While the abundance of the blue-finned mahseer could be a cause for concern for the hump-backed mahseer, some experts feel the problem may be more complicated. “We have recorded 17 non-native species of fish in the Kaveri river system,” says Naren Sreenivasan, an ecologist at WASI. Non-native, invasive fish can be more problematic for an indigenous species when a water system is already polluted, because their body condition, feeding, and behavior are already compromised. “More ecological and molecular studies are needed to fully understand the decline of the hump-backed mahseer before we can draw conclusions,” Sreenivasan says.
Dwindling water reserves are adding to the pressure of habitat loss and chemical pollution that hump-backed mahseers have had to contend with. Southern Indian states have fought bitterly for 150 years over their increasing water needs from the Kaveri, and the poor monsoon seasons in 2004 and 2005 left many rivers in the region almost completely dry. That drought may have been largely responsible for the dramatic crash in hump-backed mahseer populations that Pinder found in the angling data, Lockett says.
But ironically, while dams have reduced the water available for hump-backed mahseer downstream, they have helped to protect the species, too. According to Pinder, the only place where hump-backed mahseer are found today is in two or three tiny pockets of the Kaveri River system, which are isolated from the main river by dams that prevent the entry of the blue-finned mahseer.
“We’re still documenting the sheer biodiversity—and have barely scratched the surface of the ecology. And we don’t know how much we’ve lost.”
— Neethi Mahesh, Foundation for Rivers and Ecosystems
Given the challenges, conserving what’s left of hump-backed mahseer populations, and ultimately restoring them, will require a multi-disciplinary approach. Large charismatic species like tigers thrive when their habitat is healthy, researchers say, and that applies to the hump-backed mahseer as well. For example, Thampy’s field research in the upper Kabini shows that aquatic diversity is greater in riparian habitats dense with native trees and shrubs along riverbanks, and that the hump-backed mahseer still holds on in such locations.
An ecologist at the Foundation for Rivers and Ecosystems, Neethi Mahesh has made similar observations at the source of the River Kaveri in Kodagu, where she’s based, a district in Karnataka with dense forests interspersed by coffee estates. Using blue-finned mahseer as an analog, since hump-backed mahseer were too difficult to find, in 2015 Mahesh used radio transmitters to track about 40 fish. Though they eventually lost track of their study subjects, she and her colleagues found that the fish depended heavily on trees in the riparian zone. The trees provide shade, which regulates water temperature, and drop fruit and insects into the water that the omnivorous fish rely on for food. “Our riparian habitats are very unexplored, even though they form a crucial part of river ecosystems,” she says. “We’re still documenting the sheer biodiversity—and have barely scratched the surface of the ecology. And we don’t know how much we’ve lost.”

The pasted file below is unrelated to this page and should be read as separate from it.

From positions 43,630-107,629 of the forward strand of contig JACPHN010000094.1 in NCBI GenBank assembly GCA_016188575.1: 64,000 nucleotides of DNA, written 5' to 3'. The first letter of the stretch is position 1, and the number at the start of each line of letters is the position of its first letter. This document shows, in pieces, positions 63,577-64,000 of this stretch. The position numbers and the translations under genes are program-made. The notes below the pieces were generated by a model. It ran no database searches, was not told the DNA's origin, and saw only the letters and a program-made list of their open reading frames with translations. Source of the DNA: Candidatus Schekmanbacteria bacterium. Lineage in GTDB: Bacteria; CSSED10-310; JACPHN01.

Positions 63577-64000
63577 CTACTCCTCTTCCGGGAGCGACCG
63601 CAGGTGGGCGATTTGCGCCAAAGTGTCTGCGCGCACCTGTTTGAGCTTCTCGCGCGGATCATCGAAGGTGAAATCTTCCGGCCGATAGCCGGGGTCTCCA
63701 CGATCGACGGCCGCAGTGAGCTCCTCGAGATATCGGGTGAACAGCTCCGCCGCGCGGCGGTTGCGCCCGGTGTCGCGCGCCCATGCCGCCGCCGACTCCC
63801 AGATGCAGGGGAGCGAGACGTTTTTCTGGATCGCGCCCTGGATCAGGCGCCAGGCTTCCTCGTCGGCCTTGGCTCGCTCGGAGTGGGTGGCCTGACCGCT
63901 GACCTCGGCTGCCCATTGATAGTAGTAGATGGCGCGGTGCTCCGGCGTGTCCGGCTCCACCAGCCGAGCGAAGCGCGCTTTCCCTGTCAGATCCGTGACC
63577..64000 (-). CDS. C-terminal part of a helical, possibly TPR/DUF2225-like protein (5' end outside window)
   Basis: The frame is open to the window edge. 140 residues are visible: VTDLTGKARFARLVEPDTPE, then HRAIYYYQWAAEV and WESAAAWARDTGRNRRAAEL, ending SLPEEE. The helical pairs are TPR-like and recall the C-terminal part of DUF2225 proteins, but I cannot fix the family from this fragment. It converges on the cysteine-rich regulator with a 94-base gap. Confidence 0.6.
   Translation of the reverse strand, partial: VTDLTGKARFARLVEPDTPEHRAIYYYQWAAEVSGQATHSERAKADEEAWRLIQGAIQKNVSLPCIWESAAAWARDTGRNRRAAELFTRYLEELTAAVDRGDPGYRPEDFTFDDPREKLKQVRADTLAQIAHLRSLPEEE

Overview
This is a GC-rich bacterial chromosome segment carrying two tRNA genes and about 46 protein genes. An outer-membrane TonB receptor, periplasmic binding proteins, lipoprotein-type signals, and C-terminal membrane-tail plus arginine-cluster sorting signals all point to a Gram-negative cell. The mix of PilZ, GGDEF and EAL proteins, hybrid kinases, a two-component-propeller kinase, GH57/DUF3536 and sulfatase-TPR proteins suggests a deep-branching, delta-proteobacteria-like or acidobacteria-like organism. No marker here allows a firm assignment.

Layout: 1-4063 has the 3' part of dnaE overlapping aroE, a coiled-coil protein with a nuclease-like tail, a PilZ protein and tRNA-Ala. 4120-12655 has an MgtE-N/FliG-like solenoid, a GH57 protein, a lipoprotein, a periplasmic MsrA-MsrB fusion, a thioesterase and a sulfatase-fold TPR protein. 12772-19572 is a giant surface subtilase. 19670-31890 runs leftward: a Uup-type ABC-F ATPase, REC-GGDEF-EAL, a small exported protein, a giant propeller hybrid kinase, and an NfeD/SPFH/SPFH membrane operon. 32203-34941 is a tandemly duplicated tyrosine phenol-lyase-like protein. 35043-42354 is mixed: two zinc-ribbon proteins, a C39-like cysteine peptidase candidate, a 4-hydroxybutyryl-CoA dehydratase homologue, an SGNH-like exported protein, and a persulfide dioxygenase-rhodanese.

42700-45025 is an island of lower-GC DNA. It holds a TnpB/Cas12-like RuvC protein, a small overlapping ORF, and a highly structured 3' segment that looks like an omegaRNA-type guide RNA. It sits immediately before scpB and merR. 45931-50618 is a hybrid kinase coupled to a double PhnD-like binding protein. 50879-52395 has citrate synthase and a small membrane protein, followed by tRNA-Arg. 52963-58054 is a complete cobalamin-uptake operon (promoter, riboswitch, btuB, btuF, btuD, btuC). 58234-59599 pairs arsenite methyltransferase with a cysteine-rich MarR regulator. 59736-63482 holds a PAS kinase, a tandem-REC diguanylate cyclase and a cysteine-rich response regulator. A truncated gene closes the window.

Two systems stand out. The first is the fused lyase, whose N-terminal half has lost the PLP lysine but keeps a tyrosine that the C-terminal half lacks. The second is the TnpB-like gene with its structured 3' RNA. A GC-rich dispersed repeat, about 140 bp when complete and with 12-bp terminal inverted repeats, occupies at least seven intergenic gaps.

What’s clear, however, Lockett says, is that “steps to conserve the hump-backed mahseer should include rehabilitation of riparian cover—a source of groundwater recharge and water store for rivers—and lifting habitat pressures, which will also be the best steps back to whole river health.”
Mahesh is already doing that work, albeit on a small scale. With the help of a conservation grant in 2019 from the Habitats Trust, she surveyed the riparian zone in the Dubare Reserve Forest, and, relying on the expertise of the local indigenous Jenu Kuruba community, identified 12 native trees to help guide restoration efforts. So far, Mahesh and her team have planted about 10,000 saplings from nine of these species in the riparian zone along the Kaveri.
The project now has support from the Kodagu Forest Department, which will fund more planting and help with monitoring and restoration efforts of the riparian cover. “It’s a long-term collaborative approach that will span 10 to 15 years,” says Mahesh. And since many of these lands are private estates, Mahesh and the Kodagu Forest Department are holding meetings with landowners to ensure that everyone is aware of the need for restoration efforts and approves how they’re being implemented.
In addition to helping protect the hump-backed mahseer and other freshwater fish, the project will afford local communities some protection from floods and extreme weather events, Mahesh says.
Learning much more about the species itself will also be critical to protecting it, says Johnson, who has spent years surveying fish in rivers across the country. The hump-backed mahseer’s life history, habitat requirements, and current population size are still uncertain. “Any conservation program requires information on viable populations,” he says. “In general, mahseer thrive in clean water and they need a deep water flow. Many species spawn after the monsoon, because they need a shallow habitat to deposit their eggs. [But] we don’t have any idea how the hump-backed mahseer behaves,” he says. In June, Johnson surveyed the Moyar River, a smaller tributary of the Kaveri that flows along the fringes of a protected forest reserve called the Bandipur Tiger Reserve and National Park. Johnson had seen many hump-backed mahseer there while surveying the river as a PhD student in the late ‘90s. He hoped to see how many remained.